Assume The Timing Is Later

You have to build momentum in your marketing and keep it going.

The people who show up at the grocery store are ready to buy something because they have a clear desire to buy food. That is the beauty of known needs that are immediate and consistent. You get people that are ready now.

But what about the timing of your stuff for people who can wait until later or who need a good understanding first? If your customer needs to be educated before they feel comfortable, then an immediate “Yes” is not going to be likely.

Furthermore, if there is not a crisis that makes your product or solution something that fits, then no amount of selling will overcome the status quo.

If you can imagine that much of your pipeline is unseen, then your marketing strategy might cater more towards unready buyers. These are the people that will likely do business with you when the timing is right. You can’t force it or increase pressure. That will only create mistrust. When a person is not ready, they are not going to feel great about being pushed.

Assume that most of your buyers will be entertaining a purchase later and want you to help them come to that decision at some point in the future. What do they want in the mean time?

The fact that they found you online or started a dialogue means that they have some kind of initial interest. If you have a marketing system in place to continue to build a relationship and provide value, then this helps you have a flywheel effect. If you keep refining and feeding your prospective customers with value and helpful content, then the flywheel builds momentum.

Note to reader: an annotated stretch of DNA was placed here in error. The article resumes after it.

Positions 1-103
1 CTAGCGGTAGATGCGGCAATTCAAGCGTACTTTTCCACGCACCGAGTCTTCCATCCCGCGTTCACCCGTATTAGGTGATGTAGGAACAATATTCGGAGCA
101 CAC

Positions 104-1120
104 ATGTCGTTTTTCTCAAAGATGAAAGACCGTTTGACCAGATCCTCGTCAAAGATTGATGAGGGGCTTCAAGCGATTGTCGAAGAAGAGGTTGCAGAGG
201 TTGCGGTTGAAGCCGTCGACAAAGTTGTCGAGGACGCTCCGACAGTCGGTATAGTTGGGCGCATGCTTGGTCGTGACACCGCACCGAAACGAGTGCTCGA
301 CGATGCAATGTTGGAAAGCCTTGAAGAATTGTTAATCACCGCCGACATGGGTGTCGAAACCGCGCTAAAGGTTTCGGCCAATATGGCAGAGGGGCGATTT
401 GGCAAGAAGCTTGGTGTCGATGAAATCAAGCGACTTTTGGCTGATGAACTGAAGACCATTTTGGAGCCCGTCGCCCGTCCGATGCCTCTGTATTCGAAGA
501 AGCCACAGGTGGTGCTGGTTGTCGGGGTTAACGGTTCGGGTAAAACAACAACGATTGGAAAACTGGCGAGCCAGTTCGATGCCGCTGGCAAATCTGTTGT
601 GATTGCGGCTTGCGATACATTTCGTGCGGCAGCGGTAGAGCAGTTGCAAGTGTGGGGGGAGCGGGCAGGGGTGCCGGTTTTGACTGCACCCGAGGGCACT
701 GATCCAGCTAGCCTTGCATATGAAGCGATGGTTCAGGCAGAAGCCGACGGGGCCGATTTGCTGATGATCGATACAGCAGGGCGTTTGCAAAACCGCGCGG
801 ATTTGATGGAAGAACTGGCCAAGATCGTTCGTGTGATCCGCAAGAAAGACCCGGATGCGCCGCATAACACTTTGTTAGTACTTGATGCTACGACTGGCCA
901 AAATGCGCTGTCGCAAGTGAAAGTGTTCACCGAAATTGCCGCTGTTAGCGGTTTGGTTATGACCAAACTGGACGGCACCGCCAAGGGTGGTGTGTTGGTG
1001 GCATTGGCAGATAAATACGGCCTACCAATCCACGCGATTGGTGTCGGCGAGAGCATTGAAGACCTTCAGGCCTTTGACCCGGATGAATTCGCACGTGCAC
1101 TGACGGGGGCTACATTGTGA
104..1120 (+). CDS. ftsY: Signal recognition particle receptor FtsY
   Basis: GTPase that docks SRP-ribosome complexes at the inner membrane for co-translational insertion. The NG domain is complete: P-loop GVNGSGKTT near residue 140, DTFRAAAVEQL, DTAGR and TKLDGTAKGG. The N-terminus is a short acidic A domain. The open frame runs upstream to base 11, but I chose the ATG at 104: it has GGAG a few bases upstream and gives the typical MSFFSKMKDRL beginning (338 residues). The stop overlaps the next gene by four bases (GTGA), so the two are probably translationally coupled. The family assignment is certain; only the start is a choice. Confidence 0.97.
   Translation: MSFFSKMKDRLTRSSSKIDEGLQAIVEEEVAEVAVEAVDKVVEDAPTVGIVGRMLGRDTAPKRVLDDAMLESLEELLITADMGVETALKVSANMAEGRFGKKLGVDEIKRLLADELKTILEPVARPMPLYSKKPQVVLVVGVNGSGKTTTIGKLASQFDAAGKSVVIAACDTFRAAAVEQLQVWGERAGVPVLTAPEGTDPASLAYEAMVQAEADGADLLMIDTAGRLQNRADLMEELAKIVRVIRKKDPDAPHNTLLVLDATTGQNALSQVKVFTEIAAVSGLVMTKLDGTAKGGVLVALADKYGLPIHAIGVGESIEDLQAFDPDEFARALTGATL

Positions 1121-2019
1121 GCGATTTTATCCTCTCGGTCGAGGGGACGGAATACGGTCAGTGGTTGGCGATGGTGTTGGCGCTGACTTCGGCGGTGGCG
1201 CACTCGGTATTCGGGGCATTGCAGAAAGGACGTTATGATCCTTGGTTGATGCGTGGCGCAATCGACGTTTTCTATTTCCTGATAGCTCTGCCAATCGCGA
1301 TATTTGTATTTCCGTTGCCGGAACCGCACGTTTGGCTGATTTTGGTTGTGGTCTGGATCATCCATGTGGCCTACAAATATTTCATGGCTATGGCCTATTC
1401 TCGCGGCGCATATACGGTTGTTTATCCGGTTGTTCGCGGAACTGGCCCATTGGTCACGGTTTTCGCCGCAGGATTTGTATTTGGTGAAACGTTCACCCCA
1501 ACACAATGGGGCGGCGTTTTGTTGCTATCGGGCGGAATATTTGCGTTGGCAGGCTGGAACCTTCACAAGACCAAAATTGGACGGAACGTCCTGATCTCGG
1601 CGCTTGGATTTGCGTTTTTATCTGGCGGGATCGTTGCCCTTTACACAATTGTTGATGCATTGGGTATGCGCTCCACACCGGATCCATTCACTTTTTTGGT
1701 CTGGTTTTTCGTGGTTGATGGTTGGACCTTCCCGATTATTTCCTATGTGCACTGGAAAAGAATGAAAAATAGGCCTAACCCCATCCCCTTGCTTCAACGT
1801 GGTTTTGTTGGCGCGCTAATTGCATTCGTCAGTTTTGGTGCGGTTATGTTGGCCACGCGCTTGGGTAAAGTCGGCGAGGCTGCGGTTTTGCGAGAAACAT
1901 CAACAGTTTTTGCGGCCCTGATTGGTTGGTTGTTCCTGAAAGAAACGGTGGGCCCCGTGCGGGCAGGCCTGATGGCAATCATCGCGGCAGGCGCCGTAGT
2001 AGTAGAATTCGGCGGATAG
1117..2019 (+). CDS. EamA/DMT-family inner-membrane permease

If you are sporadic or half-committed, then your momentum will die, and it takes a lot of energy to build it back again. You also leave room for your competitors that are more persistent in providing value to position themselves in the mind of your buyer.

We all like immediate gratification, but the reality is that building a strategy around buying now is not effective when most people are making a decision later.

Assume your first contact with a prospective customer is an introduction. Do you have a nurturing strategy and system to continue the conversation without missing a beat? Is it personal, relevant and timely?

It may be the difference between steady increasing business and continual struggle.

It’s still within the first thirty days of the new year. How about fixing the problem and connecting with us to help?

Published by Don Dalrymple

I partner with founders and entrepreneurs in startup businesses. I write and consult on strategy, systems, team building and growing revenue.

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